A profoundly moving novel about friendship in the twenty-first century

Territory of Light by Yuko Tsushima

Territory of Light

A quietly powerful story of separation

Weather by Jenny Offill

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What it's like to live right now

Librarian Lizzie Benson lives a pretty ordinary life in New York City with her husband Ben and son Eli. What’s happening around her, however, is anything but. Climate change, Trump, threats to democracy, artificial intelligence, drug addiction – there’s plenty to worry about. How to absorb it all while going on living is the question. Weather by Jenny Offill puts words to what it’s like to live right now and thanks to her playful, fragmented writing style, this book is not nearly as depressing as it sounds.

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Odes by Sharon Olds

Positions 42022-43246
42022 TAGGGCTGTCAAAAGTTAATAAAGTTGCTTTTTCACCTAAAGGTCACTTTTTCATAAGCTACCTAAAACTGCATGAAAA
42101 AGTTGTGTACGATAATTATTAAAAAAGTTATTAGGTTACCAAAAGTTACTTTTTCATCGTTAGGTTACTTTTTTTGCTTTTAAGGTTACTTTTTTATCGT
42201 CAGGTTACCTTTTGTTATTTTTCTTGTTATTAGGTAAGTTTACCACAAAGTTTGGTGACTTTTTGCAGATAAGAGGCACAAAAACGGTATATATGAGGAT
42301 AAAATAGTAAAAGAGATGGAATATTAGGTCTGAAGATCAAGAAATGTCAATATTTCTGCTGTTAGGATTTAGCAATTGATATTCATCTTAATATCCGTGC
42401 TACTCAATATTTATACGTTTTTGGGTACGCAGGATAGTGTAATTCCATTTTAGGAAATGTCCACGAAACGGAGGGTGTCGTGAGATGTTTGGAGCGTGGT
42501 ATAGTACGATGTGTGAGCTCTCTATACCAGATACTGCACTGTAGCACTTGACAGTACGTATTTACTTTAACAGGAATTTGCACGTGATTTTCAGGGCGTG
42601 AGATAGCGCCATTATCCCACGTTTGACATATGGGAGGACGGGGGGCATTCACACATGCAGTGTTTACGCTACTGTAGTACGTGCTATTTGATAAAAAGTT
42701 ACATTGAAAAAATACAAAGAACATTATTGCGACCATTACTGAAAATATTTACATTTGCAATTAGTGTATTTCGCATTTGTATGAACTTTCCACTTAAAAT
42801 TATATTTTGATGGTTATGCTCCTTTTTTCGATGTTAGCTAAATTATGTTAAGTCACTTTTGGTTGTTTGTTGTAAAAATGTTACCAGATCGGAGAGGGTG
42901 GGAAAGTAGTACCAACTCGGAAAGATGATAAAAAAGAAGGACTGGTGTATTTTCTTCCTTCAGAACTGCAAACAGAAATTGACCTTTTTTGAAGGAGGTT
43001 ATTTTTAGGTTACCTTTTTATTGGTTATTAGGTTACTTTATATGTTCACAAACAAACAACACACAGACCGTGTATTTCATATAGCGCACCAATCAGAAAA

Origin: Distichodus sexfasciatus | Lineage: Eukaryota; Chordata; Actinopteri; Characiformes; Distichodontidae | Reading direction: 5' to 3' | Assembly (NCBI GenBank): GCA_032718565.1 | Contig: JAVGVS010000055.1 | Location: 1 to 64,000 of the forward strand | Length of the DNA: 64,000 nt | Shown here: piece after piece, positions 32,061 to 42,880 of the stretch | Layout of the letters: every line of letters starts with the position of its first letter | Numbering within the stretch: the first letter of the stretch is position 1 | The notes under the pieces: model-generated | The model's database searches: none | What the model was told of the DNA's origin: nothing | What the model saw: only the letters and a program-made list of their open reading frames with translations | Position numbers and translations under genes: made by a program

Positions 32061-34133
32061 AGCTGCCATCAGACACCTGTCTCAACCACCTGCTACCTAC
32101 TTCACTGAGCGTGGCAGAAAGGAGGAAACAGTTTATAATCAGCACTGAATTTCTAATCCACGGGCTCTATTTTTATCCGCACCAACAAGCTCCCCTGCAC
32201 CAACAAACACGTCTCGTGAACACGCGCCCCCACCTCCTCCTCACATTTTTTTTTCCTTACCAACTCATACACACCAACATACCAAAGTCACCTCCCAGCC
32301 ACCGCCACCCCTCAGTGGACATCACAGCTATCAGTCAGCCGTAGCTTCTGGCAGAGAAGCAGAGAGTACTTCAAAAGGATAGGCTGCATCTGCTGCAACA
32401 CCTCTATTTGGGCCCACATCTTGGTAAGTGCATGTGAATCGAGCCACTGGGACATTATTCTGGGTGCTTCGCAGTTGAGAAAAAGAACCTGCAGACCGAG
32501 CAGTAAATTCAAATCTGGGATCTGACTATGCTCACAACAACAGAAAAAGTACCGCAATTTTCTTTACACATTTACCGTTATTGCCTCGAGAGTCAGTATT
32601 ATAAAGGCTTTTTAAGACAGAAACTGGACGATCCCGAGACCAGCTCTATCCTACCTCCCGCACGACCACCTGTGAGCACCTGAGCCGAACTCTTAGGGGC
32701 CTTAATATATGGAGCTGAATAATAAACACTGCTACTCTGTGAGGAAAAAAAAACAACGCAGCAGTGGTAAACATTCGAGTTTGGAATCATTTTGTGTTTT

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One to make you love yourself

I’ve come across a little treasure of a poetry collection that I wanted to share with you. Odes by Sharon Olds, an American T.S. Eliot Prize winning poet is one worth reading. With poems such as ‘Blow Job Ode’, ‘Ode to the Tampon’ and, ‘Ode to the Penis’, don’t tell me you’re not curious. There are also the more melancholic ‘Ode of the Withered Cleavage’ and ‘Ode to Stretch Marks’. Olds celebrate women’s bodies in all their gore and glory, in youth and old age. If this little collection doesn’t put a smile on your face and make you love (and forgive) your body just a little bit more, nothing will.

Odes by Sharon Olds is published by Jonathan Cape, 128 pages.

The Bridge of San Luis Rey by Thornton Wilder

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The Bridge of San Luis Rey

A small book about the big things in life

Five people plunge to their deaths when an old Inca bridge across a gorge in Peru snaps. Who were these people? And why these five? That’s what Brother Juniper, a Catholic priest, sets out to investigate in the glorious little novel The Bridge of San Luis Rey by Thornton Wilder.  ‘Either we live by accident and die by accident, or we live by plan and die by plan’ Brother Juniper reasons. So which one is it?